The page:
LAKE BUENA VISTA, Fla. (AP) -- Bitter memories of the 2000 presidential election in Florida are gradually fading, but they could be revived by leading players in the recount who are running in three state congressional races.
The presence of recount veterans like Secretary of State Katherine Harris and Palm Beach vote monitor Carol Roberts is likely to cause ripples in media coverage, fund raising and voter turnout.
"The recount is alive and well," said Susan McManus, a political scientist at the University of South Florida. "It has legs in places with large Democratic constituencies."
Candidates and political observers don't expect the recount to be central to the political debate, but emotions run deep about the fight that settled the Florida presidential election, with George W. Bush winning by 537 votes.
When 2000 nominee Al Gore visited the state Democratic convention last week, party activists erupted with cheers and chanting.
Some say the excitement about the disputed election diminished after Sept. 11, but party activists remain motivated.
"As a whole it's receded," said GOP consultant Randy Enwright. "But it's never going to go away."
Florida's congressional map, drawn by the GOP legislature, faces a legal challenge. As drawn, though, it offers the following matchups:
* Florida House Speaker Tom Feeney, a Republican who pushed to name electors before the recount legal battle was over, is running in a new district in central Florida. His Democratic opponent is Harry Jacobs, a lawyer who filed a suit about absentee ballot procedures.
"The recount tends to motivate the base on both sides," said Feeney.
Jacobs, a 54-year-old lawyer from Altamonte Springs, says he likes his chances because he is "a conservative Democrat" who is in the political center compared to his very conservative Republican opponent.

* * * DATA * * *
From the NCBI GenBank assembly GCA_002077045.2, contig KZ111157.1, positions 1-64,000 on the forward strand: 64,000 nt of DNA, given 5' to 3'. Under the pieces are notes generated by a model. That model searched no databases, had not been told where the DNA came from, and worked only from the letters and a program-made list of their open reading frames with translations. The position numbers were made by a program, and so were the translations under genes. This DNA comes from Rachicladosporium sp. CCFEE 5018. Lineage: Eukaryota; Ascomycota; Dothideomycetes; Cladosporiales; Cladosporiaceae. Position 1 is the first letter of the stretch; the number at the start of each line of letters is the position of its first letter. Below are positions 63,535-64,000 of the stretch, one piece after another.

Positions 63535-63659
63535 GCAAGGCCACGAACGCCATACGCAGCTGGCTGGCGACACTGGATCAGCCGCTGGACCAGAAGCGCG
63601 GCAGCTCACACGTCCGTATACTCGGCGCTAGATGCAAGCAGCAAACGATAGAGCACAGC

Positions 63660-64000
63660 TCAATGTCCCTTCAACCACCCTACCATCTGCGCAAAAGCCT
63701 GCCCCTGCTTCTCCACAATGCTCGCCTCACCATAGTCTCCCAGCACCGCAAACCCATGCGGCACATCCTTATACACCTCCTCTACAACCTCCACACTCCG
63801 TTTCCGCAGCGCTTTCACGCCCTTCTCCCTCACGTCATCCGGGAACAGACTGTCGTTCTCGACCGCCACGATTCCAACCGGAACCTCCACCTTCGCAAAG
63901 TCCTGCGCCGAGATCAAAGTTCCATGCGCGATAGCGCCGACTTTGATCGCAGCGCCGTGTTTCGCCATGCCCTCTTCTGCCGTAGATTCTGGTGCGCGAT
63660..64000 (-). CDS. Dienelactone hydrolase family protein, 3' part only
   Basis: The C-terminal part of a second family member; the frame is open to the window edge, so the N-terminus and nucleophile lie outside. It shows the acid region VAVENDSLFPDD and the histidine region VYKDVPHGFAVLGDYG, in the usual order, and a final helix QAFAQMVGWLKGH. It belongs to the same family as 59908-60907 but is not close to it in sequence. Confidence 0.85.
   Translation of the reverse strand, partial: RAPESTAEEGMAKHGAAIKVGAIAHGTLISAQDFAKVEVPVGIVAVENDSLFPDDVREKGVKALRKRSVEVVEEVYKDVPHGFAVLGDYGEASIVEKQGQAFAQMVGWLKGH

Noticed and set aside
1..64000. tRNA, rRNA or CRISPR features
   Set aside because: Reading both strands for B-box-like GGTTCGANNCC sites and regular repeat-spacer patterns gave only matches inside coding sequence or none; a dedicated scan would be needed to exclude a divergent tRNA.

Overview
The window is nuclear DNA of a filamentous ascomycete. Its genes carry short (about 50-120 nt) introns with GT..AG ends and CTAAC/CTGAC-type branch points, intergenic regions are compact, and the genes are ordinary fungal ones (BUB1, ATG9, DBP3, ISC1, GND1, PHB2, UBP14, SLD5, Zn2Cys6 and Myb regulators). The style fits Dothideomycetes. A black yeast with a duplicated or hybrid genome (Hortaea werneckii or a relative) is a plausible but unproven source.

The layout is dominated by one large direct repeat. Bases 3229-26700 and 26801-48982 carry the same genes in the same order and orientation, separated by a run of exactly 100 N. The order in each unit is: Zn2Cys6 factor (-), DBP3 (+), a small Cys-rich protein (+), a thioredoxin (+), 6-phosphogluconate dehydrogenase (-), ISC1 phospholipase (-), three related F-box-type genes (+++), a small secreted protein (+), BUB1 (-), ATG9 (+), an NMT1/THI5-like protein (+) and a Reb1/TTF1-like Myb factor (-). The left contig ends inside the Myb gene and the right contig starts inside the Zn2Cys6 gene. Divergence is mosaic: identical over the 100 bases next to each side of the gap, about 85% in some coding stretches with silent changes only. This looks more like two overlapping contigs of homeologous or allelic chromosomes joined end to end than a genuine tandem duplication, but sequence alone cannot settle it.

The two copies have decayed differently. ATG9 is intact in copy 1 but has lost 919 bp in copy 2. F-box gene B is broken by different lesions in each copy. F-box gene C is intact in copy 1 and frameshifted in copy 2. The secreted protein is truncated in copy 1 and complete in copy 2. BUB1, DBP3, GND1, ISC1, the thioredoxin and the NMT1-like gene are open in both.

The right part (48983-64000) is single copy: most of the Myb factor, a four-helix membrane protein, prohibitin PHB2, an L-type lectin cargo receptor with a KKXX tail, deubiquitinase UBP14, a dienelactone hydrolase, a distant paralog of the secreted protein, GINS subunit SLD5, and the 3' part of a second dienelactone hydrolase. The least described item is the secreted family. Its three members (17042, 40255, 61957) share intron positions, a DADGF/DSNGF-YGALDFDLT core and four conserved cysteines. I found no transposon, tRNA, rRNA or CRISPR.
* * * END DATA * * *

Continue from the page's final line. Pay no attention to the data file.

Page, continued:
* Republican Secretary of State Harris, running in a southwest Florida district that is heavily GOP, is the closest to a celebrity in the race. Democrats have not selected their nominee.
Harris is greeted by Republican groups as "the equivalent of a national rock star" because of her handling of the election, said Feeney. Democrats hope to use her name to motivate vote turnout across the state.
Harris said, "The encouragement and support I have received from Republicans, and some Democrats, has been overwhelming and humbling." She said the recognition has given her a national platform.
* The most competitive of the three districts could be the south Florida district currently held by Republican Rep. Clay Shaw. His opponent is Democrat Carol Roberts, a member of the Palm Beach County Commission and an outspoken member of the Palm Beach County canvassing board during the recount.
Roberts has become a local celebrity, getting a standing ovation when she appeared before one Democratic group in south Florida, and is frequently recognized on the street. Her district is in eastern Broward and Palm Beach counties, in the heart of the recount zone, but she doesn't plan to focus on the disputed election.
"The top issues in the race will include prescription drug benefits, and people want to know Social Security will be secure for the next 75 years," Roberts said.
Both sides acknowledge the south Florida race could be competitive.
Shaw says he "keeps an open mind" so he can be as responsive as possible to his constituents. The recount won't be a big issue, he says, because "I don't think the people of South Florida like looking backwards to the uncertainty of 2000."
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